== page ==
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Title: Promoting Social Engagement With a Multi-Role Dancing Robot for In-Home Autism Care
This work describes the design of real-time dance-based interaction with a humanoid robot, where the robot seeks to promote physical activity in children by taking on multiple roles as a dance partner. It acts as a leader by initiating dances but can also act as a follower by mimicking a child’s dance movements. Dances in the leader role are produced by a sequence-to-sequence (S2S) Long Short-Term Memory (LSTM) network trained on children’s music videos taken from YouTube. On the other hand, a music orchestration platform is implemented to generate background music in the follower mode as the robot mimics the child’s poses. In doing so, we also incorporated the largely unexplored paradigm of learning-by-teaching by including multiple robot roles that allow the child to both learn from and teach to the robot. Our work is among the first to implement a largely autonomous, real-time full-body dance interaction with a bipedal humanoid robot that also explores the impact of the robot roles on child engagement. Importantly, we also incorporated in our design formal constructs taken from autism therapy, such as the least-to-most prompting hierarchy, reinforcements for positive behaviors, and a time delay to make behavioral observations. We implemented a multimodal child engagement model that encompasses both affective engagement (displayed through eye gaze focus and facial expressions) as well as task engagement (determined by the level of physical activity) to determine child engagement states. We then conducted a virtual exploratory user study to evaluate the impact of mixed robot roles on user engagement and found no statistically significant difference in the children’s engagement in single-role and multiple-role interactions. While the children were observed to respond positively to both robot behaviors, they preferred the music-driven leader role over the movement-driven follower role, a result that can partly be attributed to the virtual nature of the study. Our findings support the utility of such a platform in practicing physical activity but indicate that further research is necessary to fully explore the impact of each robot role.  more » « less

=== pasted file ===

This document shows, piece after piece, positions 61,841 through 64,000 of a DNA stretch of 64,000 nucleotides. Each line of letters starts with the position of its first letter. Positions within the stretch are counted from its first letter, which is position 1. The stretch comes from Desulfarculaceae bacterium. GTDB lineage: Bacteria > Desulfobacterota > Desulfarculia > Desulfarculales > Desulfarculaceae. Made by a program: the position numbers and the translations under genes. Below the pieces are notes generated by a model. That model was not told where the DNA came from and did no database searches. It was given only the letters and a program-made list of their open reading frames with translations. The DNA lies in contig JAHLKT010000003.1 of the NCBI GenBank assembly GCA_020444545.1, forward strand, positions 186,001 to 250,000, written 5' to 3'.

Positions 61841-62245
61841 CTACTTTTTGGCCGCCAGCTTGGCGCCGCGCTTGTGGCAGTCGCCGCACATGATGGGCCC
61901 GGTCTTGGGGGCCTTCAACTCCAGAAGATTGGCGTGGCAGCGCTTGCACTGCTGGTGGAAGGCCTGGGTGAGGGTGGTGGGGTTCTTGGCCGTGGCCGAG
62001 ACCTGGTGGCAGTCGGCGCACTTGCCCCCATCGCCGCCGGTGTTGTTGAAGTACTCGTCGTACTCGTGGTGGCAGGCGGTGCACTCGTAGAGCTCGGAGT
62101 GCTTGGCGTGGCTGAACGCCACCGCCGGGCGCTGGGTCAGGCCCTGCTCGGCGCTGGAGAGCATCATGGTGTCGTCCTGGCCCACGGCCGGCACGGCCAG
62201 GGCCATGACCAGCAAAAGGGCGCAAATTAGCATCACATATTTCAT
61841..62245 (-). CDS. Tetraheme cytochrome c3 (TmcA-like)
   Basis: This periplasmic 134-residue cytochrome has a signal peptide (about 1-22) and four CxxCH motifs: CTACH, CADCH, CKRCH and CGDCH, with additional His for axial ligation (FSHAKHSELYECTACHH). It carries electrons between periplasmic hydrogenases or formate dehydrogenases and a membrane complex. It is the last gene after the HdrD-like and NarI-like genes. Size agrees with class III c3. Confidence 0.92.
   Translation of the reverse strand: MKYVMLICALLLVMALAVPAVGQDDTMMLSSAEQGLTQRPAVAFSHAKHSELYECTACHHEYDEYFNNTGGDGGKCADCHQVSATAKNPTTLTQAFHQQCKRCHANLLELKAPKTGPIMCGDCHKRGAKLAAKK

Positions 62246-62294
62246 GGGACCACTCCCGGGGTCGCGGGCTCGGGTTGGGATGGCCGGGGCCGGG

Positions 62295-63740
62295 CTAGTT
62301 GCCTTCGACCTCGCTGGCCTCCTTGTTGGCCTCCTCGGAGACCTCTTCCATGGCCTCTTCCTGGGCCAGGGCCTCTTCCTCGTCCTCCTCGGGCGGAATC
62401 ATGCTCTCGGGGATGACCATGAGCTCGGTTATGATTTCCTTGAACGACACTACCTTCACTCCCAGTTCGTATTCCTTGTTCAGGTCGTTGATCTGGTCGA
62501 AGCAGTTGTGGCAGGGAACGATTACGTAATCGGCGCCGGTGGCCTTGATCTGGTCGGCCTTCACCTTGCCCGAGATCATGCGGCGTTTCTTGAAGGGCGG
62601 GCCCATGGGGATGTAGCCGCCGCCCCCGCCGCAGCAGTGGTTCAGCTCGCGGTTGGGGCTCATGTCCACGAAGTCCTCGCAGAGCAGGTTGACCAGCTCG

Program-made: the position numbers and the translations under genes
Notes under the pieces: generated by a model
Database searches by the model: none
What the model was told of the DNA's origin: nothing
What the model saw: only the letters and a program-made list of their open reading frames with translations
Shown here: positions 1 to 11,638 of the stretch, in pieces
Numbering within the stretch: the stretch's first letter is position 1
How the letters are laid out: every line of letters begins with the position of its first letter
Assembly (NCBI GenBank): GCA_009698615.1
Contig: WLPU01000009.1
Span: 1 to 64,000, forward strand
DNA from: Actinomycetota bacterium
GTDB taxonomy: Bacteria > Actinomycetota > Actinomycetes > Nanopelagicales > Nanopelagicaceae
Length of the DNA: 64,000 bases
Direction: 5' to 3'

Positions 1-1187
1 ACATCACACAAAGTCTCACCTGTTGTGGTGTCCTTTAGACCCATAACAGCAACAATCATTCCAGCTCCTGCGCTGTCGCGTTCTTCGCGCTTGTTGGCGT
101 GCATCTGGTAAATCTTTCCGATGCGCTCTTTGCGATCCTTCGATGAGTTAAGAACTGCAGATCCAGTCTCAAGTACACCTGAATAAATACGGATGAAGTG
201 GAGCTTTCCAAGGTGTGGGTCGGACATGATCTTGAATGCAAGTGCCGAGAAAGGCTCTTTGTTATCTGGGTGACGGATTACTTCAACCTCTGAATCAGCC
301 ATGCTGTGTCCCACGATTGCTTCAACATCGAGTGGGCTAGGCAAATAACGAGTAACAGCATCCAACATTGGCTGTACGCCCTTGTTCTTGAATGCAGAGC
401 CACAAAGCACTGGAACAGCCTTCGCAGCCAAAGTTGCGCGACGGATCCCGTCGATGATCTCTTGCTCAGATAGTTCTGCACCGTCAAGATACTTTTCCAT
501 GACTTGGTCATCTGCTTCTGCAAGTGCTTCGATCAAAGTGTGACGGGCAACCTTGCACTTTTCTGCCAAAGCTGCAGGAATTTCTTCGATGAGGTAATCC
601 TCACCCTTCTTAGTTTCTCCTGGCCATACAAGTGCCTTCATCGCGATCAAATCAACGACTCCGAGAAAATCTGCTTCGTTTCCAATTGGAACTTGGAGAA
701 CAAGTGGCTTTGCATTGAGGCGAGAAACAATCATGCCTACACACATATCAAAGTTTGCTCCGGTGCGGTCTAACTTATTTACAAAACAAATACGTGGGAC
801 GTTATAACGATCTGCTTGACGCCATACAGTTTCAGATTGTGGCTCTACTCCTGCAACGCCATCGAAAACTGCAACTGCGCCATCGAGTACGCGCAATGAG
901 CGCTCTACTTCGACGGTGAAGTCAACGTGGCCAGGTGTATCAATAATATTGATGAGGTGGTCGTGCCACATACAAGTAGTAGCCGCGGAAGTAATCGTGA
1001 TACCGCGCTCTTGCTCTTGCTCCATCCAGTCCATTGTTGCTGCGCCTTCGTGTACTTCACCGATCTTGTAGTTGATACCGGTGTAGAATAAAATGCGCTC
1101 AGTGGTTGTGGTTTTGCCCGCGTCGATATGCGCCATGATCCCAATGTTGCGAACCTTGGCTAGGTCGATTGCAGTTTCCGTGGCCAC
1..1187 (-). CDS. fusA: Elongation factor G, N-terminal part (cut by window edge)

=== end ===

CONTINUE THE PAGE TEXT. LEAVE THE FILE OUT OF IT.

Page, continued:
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Frontiers in Robotics and AI
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National Science Foundation
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